I was actually reading the “Law of Awareness” which actually talks about the fact that knowing ourselves is the first step to grow ourselves.



“No one can produce great thing who is not thoroughly sincere in dealing with himself” – James Russell Lowell



Actually, the very answer to my heart’s question lied in the chapter. My dad had decided to give up on his hope for a different life and had lost the most important “the sense of direction”.


My father had worked in the Instituto Nacional de Bellas Artes and he had held different leadership roles. He was one of those rare leaders who possessed character and charisma at the same time. He was able to think of the big picture and looked for common sense and common goals. People elected him several years as his leader because my father was devoid of desire for power but instead he wanted to help others. He was purposeful and had clarity for management and negotiation. However, he did not possess the same sense in his personal life. All his leadership and character did not show much at home where my mother had the “last word”. The few times my dad and I had a quarrel was because he did not negotiate of look for common ground when it came to home stuff.


The day, I was reading that book and holding his hand already too cold and too stiff, I realized that it is awareness in all our life’s areas and at all ages which truly matters. When we talk about leadership we need to think of ourselves as a whole: personally, physically, mentally, spiritually and professionally. We need to take control and never give in to the power of others in any sense. There will be people we love much and we do not want to be in disagreement but we really need to make clear our point of view.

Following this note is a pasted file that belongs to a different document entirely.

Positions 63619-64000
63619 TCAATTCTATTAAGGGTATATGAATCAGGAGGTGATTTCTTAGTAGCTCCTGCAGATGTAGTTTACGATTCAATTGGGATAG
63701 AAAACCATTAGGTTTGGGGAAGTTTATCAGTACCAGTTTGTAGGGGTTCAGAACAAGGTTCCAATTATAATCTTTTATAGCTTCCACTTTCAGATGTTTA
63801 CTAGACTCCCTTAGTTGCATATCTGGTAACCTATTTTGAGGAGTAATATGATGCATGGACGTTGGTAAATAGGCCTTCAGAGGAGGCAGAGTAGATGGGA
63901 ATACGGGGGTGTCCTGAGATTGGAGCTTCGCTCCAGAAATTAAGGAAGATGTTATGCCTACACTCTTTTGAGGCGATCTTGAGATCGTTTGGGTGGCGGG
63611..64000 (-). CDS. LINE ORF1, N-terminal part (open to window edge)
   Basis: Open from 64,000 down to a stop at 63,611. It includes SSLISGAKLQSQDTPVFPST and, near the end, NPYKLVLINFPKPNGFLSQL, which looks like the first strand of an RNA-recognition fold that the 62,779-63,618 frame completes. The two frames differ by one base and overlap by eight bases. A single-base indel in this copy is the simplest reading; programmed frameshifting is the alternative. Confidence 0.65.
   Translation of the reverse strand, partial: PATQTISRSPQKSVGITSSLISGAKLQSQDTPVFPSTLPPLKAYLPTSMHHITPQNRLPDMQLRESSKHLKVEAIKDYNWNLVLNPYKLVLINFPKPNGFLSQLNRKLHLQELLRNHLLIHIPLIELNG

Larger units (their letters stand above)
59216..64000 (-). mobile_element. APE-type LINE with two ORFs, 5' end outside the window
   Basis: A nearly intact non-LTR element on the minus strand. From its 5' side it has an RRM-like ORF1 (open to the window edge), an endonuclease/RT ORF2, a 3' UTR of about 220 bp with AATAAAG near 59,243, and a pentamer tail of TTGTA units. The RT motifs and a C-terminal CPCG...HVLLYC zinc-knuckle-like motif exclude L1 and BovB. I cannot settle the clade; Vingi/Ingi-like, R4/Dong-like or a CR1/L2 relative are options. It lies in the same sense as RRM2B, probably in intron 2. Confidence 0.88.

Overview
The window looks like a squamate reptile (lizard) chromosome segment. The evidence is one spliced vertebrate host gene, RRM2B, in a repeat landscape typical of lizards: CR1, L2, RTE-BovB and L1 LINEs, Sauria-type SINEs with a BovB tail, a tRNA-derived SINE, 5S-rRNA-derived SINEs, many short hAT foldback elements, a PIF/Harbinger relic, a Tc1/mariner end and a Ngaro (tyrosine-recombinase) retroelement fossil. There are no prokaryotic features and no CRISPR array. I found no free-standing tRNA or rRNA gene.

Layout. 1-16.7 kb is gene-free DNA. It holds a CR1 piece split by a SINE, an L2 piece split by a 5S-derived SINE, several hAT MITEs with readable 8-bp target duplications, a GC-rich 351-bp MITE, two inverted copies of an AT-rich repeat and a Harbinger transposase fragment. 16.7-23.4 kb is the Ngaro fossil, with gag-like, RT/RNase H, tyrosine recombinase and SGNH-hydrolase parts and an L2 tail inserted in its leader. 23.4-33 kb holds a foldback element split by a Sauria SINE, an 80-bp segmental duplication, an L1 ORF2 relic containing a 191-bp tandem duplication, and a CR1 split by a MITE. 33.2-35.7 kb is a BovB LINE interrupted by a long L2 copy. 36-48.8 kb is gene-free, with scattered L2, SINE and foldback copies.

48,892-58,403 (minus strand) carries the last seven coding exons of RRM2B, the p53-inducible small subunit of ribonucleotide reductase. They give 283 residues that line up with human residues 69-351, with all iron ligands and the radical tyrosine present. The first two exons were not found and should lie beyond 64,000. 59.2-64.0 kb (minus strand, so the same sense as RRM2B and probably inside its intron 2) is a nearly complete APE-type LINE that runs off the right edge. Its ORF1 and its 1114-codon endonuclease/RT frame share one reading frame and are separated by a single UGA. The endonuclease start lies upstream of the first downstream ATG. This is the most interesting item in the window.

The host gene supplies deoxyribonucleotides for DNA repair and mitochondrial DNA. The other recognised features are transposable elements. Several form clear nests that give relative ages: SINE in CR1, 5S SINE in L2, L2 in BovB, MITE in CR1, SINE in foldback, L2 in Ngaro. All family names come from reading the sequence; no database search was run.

“We only show courage if we truly value ourselves” – John C. Maxwell


After all, we do not need to be in agreement with everyone, we can agree to disagree but we need always to take care of ourselves. I know my father was not an exception to this. A lot of wonderful people retire and they lose the sense of purpose, direction and existence and instead of understanding and accepting this new chapter in their life, they simply give in to habits which neither help them nor improve their quality of life. Habits that bore them and eventually will wear them out lacking direction and purpose.